San Fernando government more like a reality show?
San Fernando, a two-square-mile city of tree-lined streets, bungalows and mom-and-pop shops in the northeast San Fernando Valley, is a typical small town, a place where everybody knows everyone.
Perhaps too well.
Two weeks ago, Mayor Mario Hernandez shocked the community when he announced at a City Council meeting that he was having an affair with a colleague, Councilwoman Maribel de la Torre. The mayor’s wife was in the audience at the time.
The revelation is the latest in a series of scandals at City Hall in recent months that have become a major distraction at a time when the predominantly Latino, working class town of 25,000 is grappling with a large budget deficit and major cuts in municipal services.
But instead of addressing the financial crisis, residents say, city leaders seem to be turning San Fernando’s affairs “into a reality show,” as one critic put it. Another resident referred to it as “a Bell with sex.”
Several months before the mayor announced his extramarital relationship, a teenage police cadet filed a lawsuit claiming that she had been fired after having a months-long affair with the current police chief, including at least one tryst in his city car.
More recently, residents publicly accused a third council member of having a relationship with a city police sergeant. The city administrator said he found no evidence that the allegation was true but consulted the city attorney on whether it would be a conflict if it were true.
“I am appalled,” said Rhiana Lewis, one of about 100 residents who jammed a boisterous City Council meeting Monday to castigate city officials and urge them to resign. They refused.
In a plot twist worthy of a telenovela, Hernandez is placing some of the blame for the city’s woes at the door of another powerful figure in town: Sev Aszkenazy, a developer and owner of the local newspaper. Hernandez contends that Aszkenazy is using his paper, the San Fernando Sun, to stoke the controversies because he’s piqued that officials won’t let him have his way on development projects.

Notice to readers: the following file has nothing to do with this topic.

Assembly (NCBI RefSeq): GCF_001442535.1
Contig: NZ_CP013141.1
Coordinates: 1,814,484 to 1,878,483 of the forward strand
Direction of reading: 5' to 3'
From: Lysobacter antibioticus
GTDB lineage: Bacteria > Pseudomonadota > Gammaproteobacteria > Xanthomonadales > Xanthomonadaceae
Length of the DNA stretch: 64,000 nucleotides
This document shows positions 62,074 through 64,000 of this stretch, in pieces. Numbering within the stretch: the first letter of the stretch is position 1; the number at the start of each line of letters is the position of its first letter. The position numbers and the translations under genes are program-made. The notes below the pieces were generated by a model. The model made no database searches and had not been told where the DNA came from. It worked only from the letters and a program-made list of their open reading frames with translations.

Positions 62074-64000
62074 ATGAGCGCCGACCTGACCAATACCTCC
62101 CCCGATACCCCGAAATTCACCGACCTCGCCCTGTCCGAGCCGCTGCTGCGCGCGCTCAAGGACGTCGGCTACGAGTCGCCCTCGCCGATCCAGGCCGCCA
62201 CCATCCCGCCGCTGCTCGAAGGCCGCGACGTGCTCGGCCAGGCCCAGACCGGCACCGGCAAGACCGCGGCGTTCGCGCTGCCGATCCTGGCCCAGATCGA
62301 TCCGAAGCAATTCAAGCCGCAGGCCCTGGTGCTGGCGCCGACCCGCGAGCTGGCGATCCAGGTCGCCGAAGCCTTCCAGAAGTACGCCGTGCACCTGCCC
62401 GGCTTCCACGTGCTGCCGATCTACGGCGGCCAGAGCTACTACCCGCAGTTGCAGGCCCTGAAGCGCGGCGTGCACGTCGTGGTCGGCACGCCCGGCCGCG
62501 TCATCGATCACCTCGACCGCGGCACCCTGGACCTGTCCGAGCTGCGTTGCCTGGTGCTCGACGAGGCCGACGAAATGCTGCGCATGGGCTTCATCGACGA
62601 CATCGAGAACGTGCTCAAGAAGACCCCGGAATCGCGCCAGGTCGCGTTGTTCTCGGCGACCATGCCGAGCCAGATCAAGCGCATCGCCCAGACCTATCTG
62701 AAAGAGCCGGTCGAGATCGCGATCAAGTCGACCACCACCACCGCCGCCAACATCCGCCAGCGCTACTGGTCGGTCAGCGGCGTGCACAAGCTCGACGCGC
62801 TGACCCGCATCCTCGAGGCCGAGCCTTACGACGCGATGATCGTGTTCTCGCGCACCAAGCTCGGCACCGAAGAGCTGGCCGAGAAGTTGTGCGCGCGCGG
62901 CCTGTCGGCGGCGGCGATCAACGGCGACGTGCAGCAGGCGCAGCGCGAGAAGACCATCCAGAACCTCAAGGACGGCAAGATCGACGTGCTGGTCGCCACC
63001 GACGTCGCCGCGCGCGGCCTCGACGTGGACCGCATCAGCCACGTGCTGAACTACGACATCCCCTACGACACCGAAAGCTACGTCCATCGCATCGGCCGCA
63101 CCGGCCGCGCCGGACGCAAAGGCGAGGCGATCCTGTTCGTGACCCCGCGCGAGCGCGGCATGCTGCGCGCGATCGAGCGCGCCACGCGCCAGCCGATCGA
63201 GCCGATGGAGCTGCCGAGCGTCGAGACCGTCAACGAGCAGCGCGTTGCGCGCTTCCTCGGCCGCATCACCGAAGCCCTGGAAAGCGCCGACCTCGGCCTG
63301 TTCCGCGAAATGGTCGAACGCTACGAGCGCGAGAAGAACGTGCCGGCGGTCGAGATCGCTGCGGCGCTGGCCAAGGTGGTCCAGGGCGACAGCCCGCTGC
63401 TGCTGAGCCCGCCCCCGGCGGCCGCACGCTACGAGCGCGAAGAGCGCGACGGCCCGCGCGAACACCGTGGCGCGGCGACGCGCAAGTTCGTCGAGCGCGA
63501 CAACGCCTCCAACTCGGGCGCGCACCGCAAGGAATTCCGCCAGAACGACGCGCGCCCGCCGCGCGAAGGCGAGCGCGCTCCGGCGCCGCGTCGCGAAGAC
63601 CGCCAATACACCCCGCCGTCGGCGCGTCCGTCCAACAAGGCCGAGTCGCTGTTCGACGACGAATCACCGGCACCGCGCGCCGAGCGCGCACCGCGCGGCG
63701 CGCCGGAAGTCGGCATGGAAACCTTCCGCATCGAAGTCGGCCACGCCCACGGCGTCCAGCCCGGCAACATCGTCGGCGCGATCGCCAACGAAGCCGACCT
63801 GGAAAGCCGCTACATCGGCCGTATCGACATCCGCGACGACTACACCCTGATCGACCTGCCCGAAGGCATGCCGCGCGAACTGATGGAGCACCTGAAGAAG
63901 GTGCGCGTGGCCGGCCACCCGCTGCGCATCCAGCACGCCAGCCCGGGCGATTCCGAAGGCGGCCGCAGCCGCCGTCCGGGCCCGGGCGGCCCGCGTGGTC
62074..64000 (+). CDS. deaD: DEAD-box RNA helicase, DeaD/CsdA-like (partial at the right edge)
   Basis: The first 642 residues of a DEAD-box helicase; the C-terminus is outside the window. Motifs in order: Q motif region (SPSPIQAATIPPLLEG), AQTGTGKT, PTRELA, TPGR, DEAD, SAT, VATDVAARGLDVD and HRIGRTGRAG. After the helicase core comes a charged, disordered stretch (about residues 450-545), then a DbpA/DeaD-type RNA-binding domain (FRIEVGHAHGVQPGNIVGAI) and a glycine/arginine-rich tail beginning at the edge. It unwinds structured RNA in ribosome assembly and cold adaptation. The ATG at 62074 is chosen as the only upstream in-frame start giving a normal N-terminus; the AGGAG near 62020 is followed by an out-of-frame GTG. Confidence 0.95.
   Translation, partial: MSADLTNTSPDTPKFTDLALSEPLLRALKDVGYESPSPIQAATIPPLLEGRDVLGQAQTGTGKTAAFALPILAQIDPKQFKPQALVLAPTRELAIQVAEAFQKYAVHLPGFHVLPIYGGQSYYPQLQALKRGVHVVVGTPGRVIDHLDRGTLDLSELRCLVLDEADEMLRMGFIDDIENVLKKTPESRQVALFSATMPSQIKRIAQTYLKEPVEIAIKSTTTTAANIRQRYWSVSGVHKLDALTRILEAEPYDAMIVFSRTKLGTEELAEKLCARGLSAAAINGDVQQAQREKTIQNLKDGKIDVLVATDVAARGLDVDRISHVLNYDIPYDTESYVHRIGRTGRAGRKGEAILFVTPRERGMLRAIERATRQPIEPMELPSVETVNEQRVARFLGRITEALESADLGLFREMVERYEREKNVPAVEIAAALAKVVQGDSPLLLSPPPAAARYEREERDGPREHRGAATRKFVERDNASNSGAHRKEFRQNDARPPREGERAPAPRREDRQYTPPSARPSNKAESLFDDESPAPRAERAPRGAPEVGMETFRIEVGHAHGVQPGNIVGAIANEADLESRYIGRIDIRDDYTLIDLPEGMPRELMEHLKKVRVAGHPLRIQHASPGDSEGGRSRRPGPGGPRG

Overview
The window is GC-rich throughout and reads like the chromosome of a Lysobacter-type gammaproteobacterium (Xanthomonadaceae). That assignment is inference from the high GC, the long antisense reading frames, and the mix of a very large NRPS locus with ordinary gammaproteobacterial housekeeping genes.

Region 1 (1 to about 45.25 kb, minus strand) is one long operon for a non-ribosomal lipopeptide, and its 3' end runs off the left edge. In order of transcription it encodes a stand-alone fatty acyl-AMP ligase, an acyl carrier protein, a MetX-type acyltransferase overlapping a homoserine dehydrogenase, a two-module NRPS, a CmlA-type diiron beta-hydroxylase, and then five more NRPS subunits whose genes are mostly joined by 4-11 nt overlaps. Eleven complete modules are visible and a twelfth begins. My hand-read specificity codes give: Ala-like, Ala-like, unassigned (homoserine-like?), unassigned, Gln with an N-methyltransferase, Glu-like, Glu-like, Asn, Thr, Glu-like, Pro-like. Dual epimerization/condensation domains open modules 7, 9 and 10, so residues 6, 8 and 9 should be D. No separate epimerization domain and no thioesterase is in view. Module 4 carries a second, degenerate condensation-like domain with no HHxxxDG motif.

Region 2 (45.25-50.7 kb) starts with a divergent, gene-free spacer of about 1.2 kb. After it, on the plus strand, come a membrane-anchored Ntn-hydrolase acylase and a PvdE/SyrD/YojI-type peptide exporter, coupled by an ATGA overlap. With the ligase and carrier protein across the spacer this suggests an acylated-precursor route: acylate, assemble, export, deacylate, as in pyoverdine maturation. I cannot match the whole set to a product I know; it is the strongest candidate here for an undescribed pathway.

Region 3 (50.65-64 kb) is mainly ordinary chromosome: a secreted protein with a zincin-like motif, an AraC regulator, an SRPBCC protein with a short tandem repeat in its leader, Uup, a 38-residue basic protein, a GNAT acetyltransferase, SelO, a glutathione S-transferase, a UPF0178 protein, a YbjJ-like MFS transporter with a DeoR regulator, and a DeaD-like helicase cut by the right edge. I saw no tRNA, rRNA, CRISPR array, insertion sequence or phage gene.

Aszkenazy denies the accusations, but his paper has reported extensively on the scandals.
“Mario, Mario, Mario, how did things ever get so bad?” a story in the current edition of the newspaper asks in urging the mayor to resign.
What that story didn’t mention — but many here know — is that Aszkenazy’s wife and the mayor’s estranged wife are sisters.
L’Affaire Hernandez-De La Torre exploded in the final minute of a November council meeting when Hernandez leaned into the microphone and announced that he had lost his business and filed personal and corporate bankruptcy. Then he added: “I’d like to put out there, to squash the rumors, that yes, I have been in a relationship with Councilwoman De La Torre.”
During his remarks, Hernandez publicly blamed Aszkenazy, who is also his former landlord and was in the room listening. “It was a big, bad landlord that helped push me out there,” he said. “It was political retaliation.... Mr. Aszkenazy, you can sit there with a smug look on your face, that is the truth.”